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Dr. Wen, prescriber- in-chief

At a time when deaths from drug overdoses are rising nationally, Baltimore City has seen more such fatalities than any other jurisdiction in Maryland. Last year, 303 people died in Baltimore from drug overdoses, most of them involving opiates, comprising nearly a third of all such deaths statewide. Many of those lives could have been saved had the victims been treated promptly with naloxone, a medication that reverses the effects of drug overdoses. That is why Baltimore City Health Commissioner Leana Wen's announcement last week that she will use her authority under a new law to make the drug more widely available marks an important advance in efforts to prevent overdose deaths and steer addicts into treatment and recovery programs.

Baltimore City has trained thousands of emergency first-responders, heroin addicts and their families and friends on how to administer naloxone, also known by the brand name Narcan. The medication has already saved hundreds of lives in Baltimore, and it has the potential to reduce overall overdose deaths in the city even further. But under the old law, people needed a doctor's prescription to purchase the medication if a physician wasn't present during their training. In practice, that meant making an appointment and visiting a doctor's office to get a prescription — a requirement that created barriers for homeless people and others who rarely see a physician.

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That is what led Dr. Wen to act on a provision in the new law that allows her to write a blanket prescription — called a "standing order" — covering anyone who is trained to administer naloxone. She has, in effect, become the prescriber-in-chief for Baltimore City, and as a result the medication will now be available on demand to virtually everyone with the proper training to use it. More importantly, her order will greatly increase the chances that lives that otherwise might be lost to overdoses can be saved and that addicts will enter treatment for their illness. Given the magnitude of its overdose problem, it's altogether fitting that Baltimore should be the first jurisdiction in the state to use its new authority this way.

And the change comes not a moment too soon. Overdose deaths have been rising in recent years because prescription painkillers such as Oxycontin and Percocet have become more expensive and difficult to obtain legally because of better oversight among prescribers and pharmacies. That has led people who became addicted to those medications to switch to cheaper substitutes such as heroin. But they often don't realize the risks they are taking by injecting impure or adulterated street drugs that may contain other substances, such as fentanyl, that greatly magnify the opiate's effect on the body. In the first quarter of this year there were more than three dozen overdose deaths involving fentanyl, compared to 14 during the same period last year.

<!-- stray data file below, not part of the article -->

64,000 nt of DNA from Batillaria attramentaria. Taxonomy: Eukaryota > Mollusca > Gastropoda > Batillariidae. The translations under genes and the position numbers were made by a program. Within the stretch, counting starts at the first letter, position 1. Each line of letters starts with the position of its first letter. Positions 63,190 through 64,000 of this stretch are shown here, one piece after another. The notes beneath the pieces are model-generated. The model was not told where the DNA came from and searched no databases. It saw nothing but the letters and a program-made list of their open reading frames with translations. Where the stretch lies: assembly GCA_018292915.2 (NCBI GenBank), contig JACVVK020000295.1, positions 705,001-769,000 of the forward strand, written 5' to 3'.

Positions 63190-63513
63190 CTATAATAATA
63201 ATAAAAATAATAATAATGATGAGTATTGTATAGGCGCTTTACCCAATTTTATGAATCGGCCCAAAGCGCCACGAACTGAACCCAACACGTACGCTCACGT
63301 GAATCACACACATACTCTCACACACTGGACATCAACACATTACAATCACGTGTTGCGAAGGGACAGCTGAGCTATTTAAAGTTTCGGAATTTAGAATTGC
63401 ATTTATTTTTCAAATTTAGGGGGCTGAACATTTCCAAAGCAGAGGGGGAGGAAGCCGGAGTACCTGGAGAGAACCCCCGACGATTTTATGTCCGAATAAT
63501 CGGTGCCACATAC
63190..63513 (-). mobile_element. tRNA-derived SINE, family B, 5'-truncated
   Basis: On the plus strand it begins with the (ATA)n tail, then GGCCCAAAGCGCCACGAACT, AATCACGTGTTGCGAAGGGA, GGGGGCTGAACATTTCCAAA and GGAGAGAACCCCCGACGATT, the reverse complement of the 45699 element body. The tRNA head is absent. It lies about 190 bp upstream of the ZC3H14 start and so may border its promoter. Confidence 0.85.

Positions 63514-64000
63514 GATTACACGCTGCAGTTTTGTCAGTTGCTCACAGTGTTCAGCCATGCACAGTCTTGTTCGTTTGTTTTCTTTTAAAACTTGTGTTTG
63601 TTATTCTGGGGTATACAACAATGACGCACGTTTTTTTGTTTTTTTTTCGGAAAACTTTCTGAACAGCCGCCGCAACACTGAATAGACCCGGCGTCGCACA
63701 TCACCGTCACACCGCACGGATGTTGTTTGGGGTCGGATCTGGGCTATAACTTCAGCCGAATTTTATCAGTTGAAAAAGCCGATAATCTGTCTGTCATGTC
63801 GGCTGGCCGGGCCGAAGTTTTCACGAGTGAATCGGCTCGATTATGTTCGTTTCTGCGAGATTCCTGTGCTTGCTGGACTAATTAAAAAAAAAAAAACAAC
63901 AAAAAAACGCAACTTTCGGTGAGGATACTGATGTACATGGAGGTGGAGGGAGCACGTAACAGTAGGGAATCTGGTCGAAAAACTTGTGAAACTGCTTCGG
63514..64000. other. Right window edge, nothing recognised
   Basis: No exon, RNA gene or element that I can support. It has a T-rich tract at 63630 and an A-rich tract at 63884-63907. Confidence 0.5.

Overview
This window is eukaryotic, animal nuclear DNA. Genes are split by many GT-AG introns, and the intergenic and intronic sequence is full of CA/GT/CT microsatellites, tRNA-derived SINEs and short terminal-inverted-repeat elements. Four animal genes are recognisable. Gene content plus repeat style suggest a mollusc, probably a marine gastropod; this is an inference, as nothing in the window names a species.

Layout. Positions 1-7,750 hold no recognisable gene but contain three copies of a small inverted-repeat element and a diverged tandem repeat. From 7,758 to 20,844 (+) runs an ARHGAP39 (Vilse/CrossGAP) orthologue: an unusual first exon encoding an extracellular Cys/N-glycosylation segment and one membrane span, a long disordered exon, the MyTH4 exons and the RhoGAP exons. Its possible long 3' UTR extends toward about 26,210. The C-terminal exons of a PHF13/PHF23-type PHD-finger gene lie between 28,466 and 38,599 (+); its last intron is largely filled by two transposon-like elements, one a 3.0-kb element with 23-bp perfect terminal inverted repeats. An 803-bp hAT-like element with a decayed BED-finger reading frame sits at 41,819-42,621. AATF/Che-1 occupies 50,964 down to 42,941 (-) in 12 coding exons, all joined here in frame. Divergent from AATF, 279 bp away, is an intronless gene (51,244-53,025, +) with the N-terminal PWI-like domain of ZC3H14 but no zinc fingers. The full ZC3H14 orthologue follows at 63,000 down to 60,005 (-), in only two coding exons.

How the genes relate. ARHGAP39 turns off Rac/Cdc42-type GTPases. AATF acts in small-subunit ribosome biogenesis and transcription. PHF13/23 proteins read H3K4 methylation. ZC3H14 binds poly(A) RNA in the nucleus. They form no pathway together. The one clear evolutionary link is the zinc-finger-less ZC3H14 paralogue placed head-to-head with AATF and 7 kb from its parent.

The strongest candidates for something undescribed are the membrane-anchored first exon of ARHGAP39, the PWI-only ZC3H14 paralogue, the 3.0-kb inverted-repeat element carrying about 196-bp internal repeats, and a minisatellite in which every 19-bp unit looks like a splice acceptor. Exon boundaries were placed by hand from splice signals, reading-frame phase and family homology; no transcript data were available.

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Gov. Larry Hogan's Heroin and Opioid Emergency Task Force estimates the overdose deaths from heroin and other drugs increased by 95 percent from 2010 to 2013. This is a still developing crisis, and the state is nowhere near being out of the woods yet. What's certain, however, is that Maryland will never be able to achieve its target of a 20 percent reduction in drug-related deaths by the end of this year if Baltimore City continues to be the epicenter of an overdose epidemic.

Naloxone isn't a panacea, of course. It prevents overdose deaths but doesn't cure addiction, so the state needs to expand its investment in drug treatment and recovery programs and strengthen the prescription drug monitoring program that alerts physicians and pharmacists to suspicious purchases. It also needs to continue requiring local overdose fatality review teams to examine every overdose fatality for holes in the current drug safety net.

Nonetheless, making naloxone as available throughout the state as it now will be in Baltimore would represent a crucial advance. As Dr. Wen has said, there are very few poisons in the world for which there is a complete antidote. But that is just what naloxone is for heroin, fentanyl, Oxycontin and other opioid drugs. We have the tools to save hundreds of lives each year in Maryland, and we must use all of them if we are to end this scourge.

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